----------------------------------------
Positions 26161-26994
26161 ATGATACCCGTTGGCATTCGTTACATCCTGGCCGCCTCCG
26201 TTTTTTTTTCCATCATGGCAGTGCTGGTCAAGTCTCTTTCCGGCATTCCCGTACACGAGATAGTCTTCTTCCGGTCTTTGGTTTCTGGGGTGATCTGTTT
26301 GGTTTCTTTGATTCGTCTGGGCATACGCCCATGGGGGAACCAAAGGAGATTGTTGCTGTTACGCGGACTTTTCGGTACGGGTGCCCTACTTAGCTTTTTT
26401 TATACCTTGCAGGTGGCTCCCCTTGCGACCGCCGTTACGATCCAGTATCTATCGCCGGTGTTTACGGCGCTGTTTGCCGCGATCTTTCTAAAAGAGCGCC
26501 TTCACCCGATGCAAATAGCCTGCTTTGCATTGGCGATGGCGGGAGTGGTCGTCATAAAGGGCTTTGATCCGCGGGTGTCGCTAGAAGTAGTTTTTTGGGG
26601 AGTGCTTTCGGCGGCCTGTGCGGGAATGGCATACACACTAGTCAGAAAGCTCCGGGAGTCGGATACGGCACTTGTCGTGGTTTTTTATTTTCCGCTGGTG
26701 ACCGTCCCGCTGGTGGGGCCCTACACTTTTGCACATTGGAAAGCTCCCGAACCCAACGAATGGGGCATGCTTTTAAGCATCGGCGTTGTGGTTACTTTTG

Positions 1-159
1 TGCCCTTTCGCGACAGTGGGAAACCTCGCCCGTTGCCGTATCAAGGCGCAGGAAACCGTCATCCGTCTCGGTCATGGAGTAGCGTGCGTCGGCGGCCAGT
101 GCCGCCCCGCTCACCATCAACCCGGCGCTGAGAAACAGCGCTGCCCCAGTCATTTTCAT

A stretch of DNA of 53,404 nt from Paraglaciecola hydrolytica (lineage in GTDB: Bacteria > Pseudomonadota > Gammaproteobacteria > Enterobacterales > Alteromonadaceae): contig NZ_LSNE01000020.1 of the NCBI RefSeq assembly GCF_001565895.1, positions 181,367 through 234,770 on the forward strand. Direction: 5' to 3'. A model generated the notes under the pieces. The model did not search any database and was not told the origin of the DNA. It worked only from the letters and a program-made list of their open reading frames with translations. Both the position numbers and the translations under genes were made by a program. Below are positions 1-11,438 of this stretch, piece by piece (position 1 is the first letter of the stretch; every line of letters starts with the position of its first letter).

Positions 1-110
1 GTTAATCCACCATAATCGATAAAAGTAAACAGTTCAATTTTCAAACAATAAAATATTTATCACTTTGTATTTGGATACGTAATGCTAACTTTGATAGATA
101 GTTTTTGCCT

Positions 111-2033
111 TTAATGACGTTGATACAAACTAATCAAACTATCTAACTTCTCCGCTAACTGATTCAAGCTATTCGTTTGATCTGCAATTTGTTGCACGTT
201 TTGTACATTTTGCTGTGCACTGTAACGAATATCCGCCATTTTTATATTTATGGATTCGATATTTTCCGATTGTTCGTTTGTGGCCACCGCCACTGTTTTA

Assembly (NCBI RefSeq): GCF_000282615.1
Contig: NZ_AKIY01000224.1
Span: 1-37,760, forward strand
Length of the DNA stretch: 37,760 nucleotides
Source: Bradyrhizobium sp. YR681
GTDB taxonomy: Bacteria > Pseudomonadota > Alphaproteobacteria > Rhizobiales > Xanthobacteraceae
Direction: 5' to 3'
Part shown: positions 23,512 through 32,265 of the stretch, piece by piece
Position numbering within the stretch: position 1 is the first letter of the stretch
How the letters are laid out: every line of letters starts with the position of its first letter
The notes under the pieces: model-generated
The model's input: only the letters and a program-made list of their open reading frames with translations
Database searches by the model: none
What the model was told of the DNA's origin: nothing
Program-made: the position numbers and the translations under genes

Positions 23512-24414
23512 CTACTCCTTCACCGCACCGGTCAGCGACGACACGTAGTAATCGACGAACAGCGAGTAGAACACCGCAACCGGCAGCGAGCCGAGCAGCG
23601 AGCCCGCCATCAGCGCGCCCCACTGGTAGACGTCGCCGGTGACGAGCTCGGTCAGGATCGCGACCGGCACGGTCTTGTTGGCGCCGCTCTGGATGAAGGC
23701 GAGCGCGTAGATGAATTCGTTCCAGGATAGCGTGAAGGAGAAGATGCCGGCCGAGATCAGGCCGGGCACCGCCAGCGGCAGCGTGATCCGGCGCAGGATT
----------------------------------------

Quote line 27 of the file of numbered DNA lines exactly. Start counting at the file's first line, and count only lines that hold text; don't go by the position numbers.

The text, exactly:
Position numbering within the stretch: position 1 is the first letter of the stretch